Down & Dirty: The Plot to Steal the Presidency

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Acclaimed journalist, Jake Tapper explains what actually happened, who got away with what and how both sides, Democrats and Republicans, plotted to steal the presidency in 2000.
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Additional Information

Publisher
Little, Brown
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Published on
Apr 3, 2001
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Pages
528
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ISBN
9780759523180
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Language
English
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Genres
Political Science / Political Ideologies / Democracy
Political Science / Political Process / Campaigns & Elections
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Content Protection
This content is DRM protected.
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Available on Android devices
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Eligible for Family Library

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Everyone has an opinion about whether or not Donald Trump colluded with the Russians to defeat Hillary Clinton in 2016. The number of actors involved is staggering, the events are complicated, and it’s hard to know who or what to believe. Spygate bypasses opinion and brings facts together to expose the greatest political scandal in American history.

 

Former Secret Service agent and NYPD police officer Dan Bongino joins forces with journalist D.C. McAllister to clear away fake news and show you how Trump’s political opponents, both foreign and domestic, tried to sabotage his campaign and delegitimize his presidency. By following the names and connections of significant actors, the authors reveal:

 

•      Why the Obama administration sent a spy connected to the Deep State into the Trump campaign 

•      How Russians were connected to the opposition research firm hired by the Clinton campaign to find dirt on Trump

•      How the FBI failed to examine DNC computers after they were hacked, relying instead on the findings of a private company connected to the DNC and the Obama administraton

•      Why British intelligence played a role in building the collusion narrative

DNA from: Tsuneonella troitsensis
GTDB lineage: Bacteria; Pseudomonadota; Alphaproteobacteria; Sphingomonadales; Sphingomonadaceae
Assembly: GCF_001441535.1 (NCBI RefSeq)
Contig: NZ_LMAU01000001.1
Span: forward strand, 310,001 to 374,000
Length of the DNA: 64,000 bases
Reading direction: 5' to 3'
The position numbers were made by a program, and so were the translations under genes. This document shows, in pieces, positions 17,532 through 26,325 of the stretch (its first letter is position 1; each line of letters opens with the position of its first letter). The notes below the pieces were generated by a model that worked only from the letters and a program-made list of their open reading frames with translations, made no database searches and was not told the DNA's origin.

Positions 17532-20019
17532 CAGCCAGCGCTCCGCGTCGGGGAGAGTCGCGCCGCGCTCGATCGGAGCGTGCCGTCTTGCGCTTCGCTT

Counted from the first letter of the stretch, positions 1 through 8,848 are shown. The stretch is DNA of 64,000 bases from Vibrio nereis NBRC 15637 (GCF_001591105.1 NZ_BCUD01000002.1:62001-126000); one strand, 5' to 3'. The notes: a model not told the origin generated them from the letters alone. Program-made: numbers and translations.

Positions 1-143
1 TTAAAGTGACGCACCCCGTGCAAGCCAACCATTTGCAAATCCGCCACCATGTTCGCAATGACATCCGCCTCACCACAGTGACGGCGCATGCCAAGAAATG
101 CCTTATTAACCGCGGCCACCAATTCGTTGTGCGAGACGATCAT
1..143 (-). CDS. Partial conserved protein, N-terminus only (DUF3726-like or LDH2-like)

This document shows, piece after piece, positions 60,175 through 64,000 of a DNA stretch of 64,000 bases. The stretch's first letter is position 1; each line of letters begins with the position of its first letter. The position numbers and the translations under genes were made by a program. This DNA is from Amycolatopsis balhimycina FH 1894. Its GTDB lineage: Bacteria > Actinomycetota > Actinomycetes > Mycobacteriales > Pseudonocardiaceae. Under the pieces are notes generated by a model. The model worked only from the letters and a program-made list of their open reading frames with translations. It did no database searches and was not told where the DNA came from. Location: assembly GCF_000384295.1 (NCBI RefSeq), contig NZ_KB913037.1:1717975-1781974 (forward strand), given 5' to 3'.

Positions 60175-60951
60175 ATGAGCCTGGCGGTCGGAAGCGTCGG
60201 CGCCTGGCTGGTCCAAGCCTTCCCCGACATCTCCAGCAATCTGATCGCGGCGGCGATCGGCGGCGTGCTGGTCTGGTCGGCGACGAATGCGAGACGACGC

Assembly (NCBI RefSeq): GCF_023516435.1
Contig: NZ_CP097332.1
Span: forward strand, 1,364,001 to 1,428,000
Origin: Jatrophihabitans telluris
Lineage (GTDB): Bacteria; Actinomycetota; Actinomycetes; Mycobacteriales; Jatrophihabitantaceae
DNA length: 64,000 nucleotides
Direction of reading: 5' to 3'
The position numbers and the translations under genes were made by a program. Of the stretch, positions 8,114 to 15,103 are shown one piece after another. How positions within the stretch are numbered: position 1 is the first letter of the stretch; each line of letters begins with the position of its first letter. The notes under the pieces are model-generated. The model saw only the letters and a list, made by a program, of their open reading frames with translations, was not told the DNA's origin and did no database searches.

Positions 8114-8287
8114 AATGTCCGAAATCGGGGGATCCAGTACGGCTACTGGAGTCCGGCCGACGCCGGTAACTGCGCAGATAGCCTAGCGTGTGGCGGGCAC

•      What role Ukrainians played in legitimizing the perception that Trump was conspiring with the Russians

•      How foreign players in the two events that kickstarted the Trump-Russia collusion investigation were connected to the Clinton Foundation, and 

•      What motivated the major actors who sought to frame the Trump campaign and secure a win for Hillary Clinton

"One of the more momentous books of the decade." 
-The New York Times Book Review

Nate Silver built an innovative system for predicting baseball performance, predicted the 2008 election within a hair’s breadth, and became a national sensation as a blogger—all by the time he was thirty. He solidified his standing as the nation's foremost political forecaster with his near perfect prediction of the 2012 election. Silver is the founder and editor in chief of the website FiveThirtyEight. 
 
Drawing on his own groundbreaking work, Silver examines the world of prediction, investigating how we can distinguish a true signal from a universe of noisy data. Most predictions fail, often at great cost to society, because most of us have a poor understanding of probability and uncertainty. Both experts and laypeople mistake more confident predictions for more accurate ones. But overconfidence is often the reason for failure. If our appreciation of uncertainty improves, our predictions can get better too. This is the “prediction paradox”: The more humility we have about our ability to make predictions, the more successful we can be in planning for the future.

In keeping with his own aim to seek truth from data, Silver visits the most successful forecasters in a range of areas, from hurricanes to baseball, from the poker table to the stock market, from Capitol Hill to the NBA. He explains and evaluates how these forecasters think and what bonds they share. What lies behind their success? Are they good—or just lucky? What patterns have they unraveled? And are their forecasts really right? He explores unanticipated commonalities and exposes unexpected juxtapositions. And sometimes, it is not so much how good a prediction is in an absolute sense that matters but how good it is relative to the competition. In other cases, prediction is still a very rudimentary—and dangerous—science.

Silver observes that the most accurate forecasters tend to have a superior command of probability, and they tend to be both humble and hardworking. They distinguish the predictable from the unpredictable, and they notice a thousand little details that lead them closer to the truth. Because of their appreciation of probability, they can distinguish the signal from the noise.

With everything from the health of the global economy to our ability to fight terrorism dependent on the quality of our predictions, Nate Silver’s insights are an essential read.
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